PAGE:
Review: Amrut Old Port Deluxe Rum and Two Indies Rum

Review: Amrut Old Port Deluxe Rum and Two Indies Rum

Amrut is best known in the U.S. for its whisky, which is famously hyper-aged in the hot and humid Indian climate. In addition to whisky, however, Amrut is also quite the rum producer. In fact, they are the 7th largest rum brand in the world. During our conversation with Assistant Distiller Ashok Chokalingam back in 2018, he told us that Amrut makes its rum from both traditional molasses and also jaggery, a type of sugar common in East Asia made from cane juice. Another distinction for Amrut’s rums is the rate of evaporation which, as with their whisky, stands at a whopping 10 to 12% a year. When we spoke with Chokalingam, we had the chance to sample both Amrut’s Two Indies Rum and their Old Port Deluxe Rum, but we thought they deserved a proper revisit today in 2021.

Amrut Old Port Deluxe Rum – This rum was the first product Amrut ever produced, way back in the 1960s. It is made from 100% molasses, distilled on a column still, and aged in a mix of ex-whiskey and new oak casks. On the nose, Old Port showcases dark, sugary notes that aren’t quite the classic brown sugar profile of so many Caribbean rums. There’s more fruit – banana and toasted coconut – and a lot of bold baking spice – grated nutmeg and cinnamon stick. The palate finally unearths more traditional brown sugar, but that sweetness quickly fades. By the mid-palate, notes of brown butter and spicy ginger have given this one a decidedly dry edge which sees a slight return to sweeter form on the medium-length finish, which is accented with bubblegum and spearmint. A unique rum, best for cocktailing. 85.6 proof. B+ / $22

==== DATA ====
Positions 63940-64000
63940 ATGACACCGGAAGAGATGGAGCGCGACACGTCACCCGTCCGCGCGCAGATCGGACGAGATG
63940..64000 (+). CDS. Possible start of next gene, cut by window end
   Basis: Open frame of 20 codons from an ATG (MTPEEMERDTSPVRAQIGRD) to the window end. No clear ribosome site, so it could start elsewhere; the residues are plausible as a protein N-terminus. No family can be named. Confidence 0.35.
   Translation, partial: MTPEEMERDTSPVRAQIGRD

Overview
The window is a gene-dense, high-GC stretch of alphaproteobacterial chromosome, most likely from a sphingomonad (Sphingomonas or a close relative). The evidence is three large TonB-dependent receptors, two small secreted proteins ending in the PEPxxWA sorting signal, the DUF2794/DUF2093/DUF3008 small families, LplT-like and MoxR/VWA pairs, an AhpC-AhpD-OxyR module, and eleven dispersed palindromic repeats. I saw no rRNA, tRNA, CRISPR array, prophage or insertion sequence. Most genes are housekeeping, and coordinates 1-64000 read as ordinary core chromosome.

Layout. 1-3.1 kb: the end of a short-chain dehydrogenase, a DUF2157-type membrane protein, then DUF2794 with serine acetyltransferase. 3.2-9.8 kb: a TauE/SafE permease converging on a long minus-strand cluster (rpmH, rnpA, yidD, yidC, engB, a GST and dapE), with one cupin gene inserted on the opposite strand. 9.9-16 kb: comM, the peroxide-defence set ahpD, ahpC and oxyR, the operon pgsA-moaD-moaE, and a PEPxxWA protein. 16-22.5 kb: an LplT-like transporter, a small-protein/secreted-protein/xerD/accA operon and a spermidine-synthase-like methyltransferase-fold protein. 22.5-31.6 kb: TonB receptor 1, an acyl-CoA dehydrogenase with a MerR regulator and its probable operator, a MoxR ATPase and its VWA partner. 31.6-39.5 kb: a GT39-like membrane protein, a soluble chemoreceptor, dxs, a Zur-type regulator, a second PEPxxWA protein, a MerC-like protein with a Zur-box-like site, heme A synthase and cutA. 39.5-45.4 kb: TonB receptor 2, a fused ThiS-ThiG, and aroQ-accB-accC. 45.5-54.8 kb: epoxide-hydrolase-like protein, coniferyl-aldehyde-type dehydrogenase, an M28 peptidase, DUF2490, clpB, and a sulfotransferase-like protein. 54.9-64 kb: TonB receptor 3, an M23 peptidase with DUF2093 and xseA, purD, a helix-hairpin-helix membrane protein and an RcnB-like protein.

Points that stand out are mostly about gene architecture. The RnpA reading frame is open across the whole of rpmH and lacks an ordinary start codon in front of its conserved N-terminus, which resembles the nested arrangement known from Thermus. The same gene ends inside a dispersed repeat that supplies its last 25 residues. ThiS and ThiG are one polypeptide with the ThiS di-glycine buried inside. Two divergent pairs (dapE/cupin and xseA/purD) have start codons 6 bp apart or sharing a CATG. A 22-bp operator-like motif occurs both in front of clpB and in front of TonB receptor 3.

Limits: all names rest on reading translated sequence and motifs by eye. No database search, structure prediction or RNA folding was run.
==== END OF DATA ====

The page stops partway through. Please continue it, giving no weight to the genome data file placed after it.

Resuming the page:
Amrut Two Indies Rum – This rum is a blend of Caribbean-sourced rum (pot- and column-distilled from Jamaica, Guyana, and Barbados) and Amrut’s own rum distilled from jaggery on pot stills. Two Indies is earthy and mildly sweet on the nose with notes of dried plantains, raw coconut, and some Jamaican hogo that turns slightly rubbery as it opens in the glass. The palate is a touch sweeter with juicier tropical fruits and a soft, gingery spice that builds into the medium-length finish. It’s crisp and clean, with a more classic rum profile, but it lacks the depth and complexity of Old Port. 85.6 proof.  B / $28

Amrut Old Port Deluxe Rum




Drew Beard is assistant editor for Drinkhacker and winner of several booze-related merit badges, including Certified Specialist in Spirits and Executive Bourbon Steward. A former federal employee turned hotelier and spirits journalist, he looks forward to his next midlife crisis.

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